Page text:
The Magna Carta – celebrating 800 years of the democratic legacy

Americans celebrate Independence Day on July 4th, the day that the Continental Congress approved the final wording of the Declaration of Independence. In that document, we declared that our colonies were no longer part of Great Britain.

Farewell, Britain – you deal with us on our terms now!

Since that time, America has blossomed into The United States, stretching from the Atlantic ocean to the Pacific ocean. We are now allies with the United Kingdom and even refer to the alliance as the “Special relationship”. It is indeed unique for a former colony to become even bigger than its mother country, even equalling them in economic and military might.

King John of England signing Magna Carta on Ju...

King John of England signing Magna Carta on June 15, 1215, at Runnymede; coloured wood engraving, 19th century. (Photo credit: Wikipedia)

The one question is: would it have all been possible without the Magna Carta?

June 15th, 2015 marked the 800th anniversary of the Magna Carta. The Great Charter was signed by King John to appease his rebellious barons in the midst of battle. Eight centuries later, its enduring legacy has transformed countries all over the world. It outlined the basic rights of man and established that no one was above the law, including the king. It heralded a major shift in the balance of power between the monarch and his people.

Celebrating the events this summer were the staff and students at the Magna Carta School. Below, their celebration of the Great Charter’s 800 years.

We began the Anniversary year with an invitation to visit Number 10 Downing Street to meet the Prime Minister and other government ministers. As the only school in the UK with the name Magna Carta, as well as being located in the heart of Runnymede, we had already caught the attention of ministers due to our work on Magna Carta. It was a fantastic opportunity for both students and teachers to be present at the official launch of the Anniversary year.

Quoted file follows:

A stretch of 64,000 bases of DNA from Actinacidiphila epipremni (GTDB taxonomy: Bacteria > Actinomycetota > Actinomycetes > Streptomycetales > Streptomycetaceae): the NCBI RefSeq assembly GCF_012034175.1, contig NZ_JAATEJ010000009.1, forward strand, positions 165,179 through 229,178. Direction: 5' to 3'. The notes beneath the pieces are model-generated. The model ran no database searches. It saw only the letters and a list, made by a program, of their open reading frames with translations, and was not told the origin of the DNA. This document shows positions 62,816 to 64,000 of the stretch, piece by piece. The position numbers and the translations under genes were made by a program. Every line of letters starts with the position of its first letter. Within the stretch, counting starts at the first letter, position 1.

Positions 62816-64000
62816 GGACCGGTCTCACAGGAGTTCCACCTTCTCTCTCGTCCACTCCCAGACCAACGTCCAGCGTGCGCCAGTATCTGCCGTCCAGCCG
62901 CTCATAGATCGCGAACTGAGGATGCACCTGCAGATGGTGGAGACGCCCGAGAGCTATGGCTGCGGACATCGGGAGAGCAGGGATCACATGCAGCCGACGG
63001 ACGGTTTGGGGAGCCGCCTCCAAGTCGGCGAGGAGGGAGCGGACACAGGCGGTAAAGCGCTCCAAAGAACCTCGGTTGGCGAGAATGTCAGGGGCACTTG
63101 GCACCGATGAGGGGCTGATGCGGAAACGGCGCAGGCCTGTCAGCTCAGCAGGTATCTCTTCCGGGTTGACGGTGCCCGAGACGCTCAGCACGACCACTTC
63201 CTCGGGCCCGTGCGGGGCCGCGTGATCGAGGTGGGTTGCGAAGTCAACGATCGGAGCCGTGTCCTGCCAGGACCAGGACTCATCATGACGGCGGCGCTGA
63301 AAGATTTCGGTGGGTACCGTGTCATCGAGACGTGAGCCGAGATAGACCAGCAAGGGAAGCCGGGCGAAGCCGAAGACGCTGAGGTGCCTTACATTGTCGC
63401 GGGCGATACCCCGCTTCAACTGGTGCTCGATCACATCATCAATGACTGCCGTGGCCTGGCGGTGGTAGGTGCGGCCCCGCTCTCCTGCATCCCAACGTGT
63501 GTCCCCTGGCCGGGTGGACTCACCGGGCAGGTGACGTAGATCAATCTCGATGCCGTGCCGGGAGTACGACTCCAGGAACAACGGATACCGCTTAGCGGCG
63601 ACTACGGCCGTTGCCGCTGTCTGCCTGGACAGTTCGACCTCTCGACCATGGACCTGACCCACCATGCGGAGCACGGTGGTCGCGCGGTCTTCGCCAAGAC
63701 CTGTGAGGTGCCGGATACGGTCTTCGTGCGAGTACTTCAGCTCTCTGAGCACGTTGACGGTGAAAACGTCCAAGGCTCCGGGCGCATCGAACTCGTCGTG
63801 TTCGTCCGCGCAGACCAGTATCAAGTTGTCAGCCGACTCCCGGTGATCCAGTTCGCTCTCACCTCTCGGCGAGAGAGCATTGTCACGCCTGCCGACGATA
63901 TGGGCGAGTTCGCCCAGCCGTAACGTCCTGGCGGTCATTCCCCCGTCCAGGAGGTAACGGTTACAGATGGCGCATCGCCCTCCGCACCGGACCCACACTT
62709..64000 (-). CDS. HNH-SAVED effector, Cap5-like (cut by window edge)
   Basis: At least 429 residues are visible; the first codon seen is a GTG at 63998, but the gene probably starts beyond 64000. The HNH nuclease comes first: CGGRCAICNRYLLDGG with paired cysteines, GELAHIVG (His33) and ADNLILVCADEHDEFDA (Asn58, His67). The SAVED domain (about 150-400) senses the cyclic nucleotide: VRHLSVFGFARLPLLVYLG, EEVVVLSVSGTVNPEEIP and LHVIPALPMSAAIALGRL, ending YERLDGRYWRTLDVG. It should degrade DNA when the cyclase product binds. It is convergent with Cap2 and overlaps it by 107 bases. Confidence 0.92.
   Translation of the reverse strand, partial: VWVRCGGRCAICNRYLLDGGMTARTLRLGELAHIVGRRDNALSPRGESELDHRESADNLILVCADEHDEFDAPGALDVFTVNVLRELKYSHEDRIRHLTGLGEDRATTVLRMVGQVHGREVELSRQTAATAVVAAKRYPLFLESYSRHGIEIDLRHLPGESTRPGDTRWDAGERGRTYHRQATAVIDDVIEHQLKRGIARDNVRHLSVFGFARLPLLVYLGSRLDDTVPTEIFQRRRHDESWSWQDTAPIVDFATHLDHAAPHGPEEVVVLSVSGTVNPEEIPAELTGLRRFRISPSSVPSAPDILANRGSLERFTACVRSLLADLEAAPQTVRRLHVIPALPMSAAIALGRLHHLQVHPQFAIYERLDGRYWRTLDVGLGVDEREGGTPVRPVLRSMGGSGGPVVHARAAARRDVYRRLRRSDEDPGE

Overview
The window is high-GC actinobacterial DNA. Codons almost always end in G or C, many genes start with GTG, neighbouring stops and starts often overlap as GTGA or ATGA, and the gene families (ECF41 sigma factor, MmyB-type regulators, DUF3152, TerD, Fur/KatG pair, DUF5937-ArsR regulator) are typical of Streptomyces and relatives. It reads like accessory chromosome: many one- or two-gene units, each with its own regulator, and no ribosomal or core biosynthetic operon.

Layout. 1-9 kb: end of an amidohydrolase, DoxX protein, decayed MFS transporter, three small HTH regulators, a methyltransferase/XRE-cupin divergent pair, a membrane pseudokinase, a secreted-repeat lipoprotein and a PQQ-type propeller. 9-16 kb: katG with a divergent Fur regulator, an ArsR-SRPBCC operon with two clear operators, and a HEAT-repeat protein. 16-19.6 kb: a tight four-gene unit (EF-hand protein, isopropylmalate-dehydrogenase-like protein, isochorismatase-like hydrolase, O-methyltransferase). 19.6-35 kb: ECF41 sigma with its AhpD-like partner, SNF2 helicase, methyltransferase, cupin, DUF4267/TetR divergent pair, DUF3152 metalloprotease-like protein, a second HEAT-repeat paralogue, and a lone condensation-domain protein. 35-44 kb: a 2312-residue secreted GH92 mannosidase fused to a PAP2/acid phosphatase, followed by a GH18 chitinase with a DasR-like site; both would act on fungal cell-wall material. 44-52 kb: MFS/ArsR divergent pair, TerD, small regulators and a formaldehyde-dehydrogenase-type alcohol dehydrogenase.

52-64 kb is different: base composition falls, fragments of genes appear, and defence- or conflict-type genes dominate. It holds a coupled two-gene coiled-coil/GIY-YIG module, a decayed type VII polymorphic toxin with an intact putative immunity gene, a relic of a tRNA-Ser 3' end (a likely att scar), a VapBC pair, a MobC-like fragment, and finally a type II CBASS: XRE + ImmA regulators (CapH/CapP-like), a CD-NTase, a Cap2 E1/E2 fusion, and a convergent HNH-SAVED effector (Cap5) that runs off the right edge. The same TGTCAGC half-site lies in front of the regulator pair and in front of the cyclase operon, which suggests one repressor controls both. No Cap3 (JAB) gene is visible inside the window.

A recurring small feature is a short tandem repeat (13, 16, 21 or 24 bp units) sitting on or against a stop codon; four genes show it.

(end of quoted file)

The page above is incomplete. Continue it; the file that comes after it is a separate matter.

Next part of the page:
Our students and teachers have also been working with the National Archives and Egham Museum to help develop teaching resources on Magna Carta for all age groups in schools. While students and teachers attended the events at Runnymede on 15th June, others were guests of Discovery Education at the official launch of the National Assembly on Magna Carta, which our students had helped to create. We were also fortunate to be invited to the House of Lords to witness the launch of the online teaching resource first hand.

Our students have participated in a national project to draft a modern version of Magna Carta, working with the UK’s Supreme Court and Judge Neuberger. Our clauses can now be seen in this new document, which can be seen by students across the UK and USA.

Students within our Art and Textiles Departments have worked with a highly skilled team of artists to help produce the wonderful tapestries depicting the events of 1215, currently on display at Royal Holloway University.

We are thrilled that our Drama and Dance students played such an integral role in the events of 15th June and had the opportunity to meet the Duke of Cambridge and other guests.